Edited by Douglas S. Kenney and Robert Wilkinson
Chapter 5: Managing Produced Water from Coalbed Methane Production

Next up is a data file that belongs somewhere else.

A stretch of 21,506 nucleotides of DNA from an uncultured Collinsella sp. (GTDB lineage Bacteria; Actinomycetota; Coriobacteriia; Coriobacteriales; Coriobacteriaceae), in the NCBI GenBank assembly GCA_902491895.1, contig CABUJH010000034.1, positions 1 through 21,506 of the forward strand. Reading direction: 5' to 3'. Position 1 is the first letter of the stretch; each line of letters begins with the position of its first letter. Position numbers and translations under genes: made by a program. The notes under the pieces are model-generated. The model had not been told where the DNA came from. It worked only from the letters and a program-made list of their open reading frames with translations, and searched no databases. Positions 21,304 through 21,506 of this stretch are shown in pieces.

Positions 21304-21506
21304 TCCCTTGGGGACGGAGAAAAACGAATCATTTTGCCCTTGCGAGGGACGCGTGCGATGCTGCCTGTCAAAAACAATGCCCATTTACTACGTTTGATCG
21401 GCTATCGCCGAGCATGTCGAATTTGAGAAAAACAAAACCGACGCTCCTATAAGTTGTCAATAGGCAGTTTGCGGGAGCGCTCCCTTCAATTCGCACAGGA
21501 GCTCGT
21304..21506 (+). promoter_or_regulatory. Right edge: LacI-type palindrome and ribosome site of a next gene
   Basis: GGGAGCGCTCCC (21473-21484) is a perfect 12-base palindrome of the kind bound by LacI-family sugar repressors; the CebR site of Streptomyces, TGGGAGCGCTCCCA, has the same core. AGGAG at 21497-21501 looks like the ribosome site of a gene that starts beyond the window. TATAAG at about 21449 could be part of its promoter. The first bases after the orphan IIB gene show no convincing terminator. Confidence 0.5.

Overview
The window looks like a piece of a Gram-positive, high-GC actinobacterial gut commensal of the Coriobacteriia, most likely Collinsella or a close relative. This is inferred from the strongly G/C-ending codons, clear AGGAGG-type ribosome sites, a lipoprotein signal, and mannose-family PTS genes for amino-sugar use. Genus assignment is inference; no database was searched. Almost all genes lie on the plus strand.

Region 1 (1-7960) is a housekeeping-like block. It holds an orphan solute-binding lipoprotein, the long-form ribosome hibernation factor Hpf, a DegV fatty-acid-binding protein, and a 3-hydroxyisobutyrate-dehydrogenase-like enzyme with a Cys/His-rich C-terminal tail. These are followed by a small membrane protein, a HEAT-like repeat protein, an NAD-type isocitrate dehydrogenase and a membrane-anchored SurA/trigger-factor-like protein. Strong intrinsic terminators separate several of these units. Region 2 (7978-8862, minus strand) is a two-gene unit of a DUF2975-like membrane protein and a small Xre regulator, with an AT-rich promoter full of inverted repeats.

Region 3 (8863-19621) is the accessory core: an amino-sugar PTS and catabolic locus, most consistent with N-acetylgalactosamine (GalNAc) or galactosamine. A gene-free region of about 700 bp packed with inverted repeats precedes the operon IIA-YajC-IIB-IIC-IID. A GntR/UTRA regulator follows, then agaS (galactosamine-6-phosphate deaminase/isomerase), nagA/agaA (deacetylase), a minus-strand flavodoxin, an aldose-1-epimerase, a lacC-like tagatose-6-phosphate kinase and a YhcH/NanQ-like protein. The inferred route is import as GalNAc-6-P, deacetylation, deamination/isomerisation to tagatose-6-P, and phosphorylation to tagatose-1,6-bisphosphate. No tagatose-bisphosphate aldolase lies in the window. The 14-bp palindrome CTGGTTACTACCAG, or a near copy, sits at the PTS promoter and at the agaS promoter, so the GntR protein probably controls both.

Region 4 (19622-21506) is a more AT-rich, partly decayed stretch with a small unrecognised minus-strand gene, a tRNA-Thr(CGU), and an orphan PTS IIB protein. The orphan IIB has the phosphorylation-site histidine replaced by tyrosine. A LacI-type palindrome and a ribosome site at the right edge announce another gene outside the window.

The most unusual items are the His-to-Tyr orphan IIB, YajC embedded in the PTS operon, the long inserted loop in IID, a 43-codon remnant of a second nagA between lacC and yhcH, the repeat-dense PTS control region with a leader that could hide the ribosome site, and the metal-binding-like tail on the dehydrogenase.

Lawrence J. MacDonnell and Katherine L. Guerra 5.1. INTRODUCTION Along with the increasing importance of coalbed methane (CBM) as a source of natural gas has come the challenge of managing the considerable quantities of water that are produced with CBM. Here the energy– water nexus is turned on its head. CBM production does not consume much water; it produces it. But the water is an unintended consequence of the production process, not its object. In some cases, substantial quantities of water are produced. The quality of this produced water varies widely, but produced water often requires treatment before it can be disposed of or used. This chapter provides an overview of the CBM resource, its location, the methods for its production, and the quantities and qualities of produced water. It summarizes the legal framework governing the extraction, use, and disposal of produced water and provides an introduction to the various approaches used to manage produced water. 5.2. CBM PRODUCTION IN THE WESTERN UNITED STATES Nearly 85 percent of CBM production is from the Rocky Mountain region including Colorado, Montana, Wyoming, New Mexico, and Utah (Energy Information Administration [EIA], 2007). The major CBM-producing basins in the western US are the Powder River, Uinta, Piceance, Raton and San Juan. Other basins that have CBM fields are the Wind River, Greater Green River and Hannah-Carbon (EIA, 2009). 57 M2770 - KENNEY 9781849809368 PRINT.indd 57 31/10/2011 10:40 58 The water–energy nexus in the American West Cities River/streams States HUC6 Coal bed methane...
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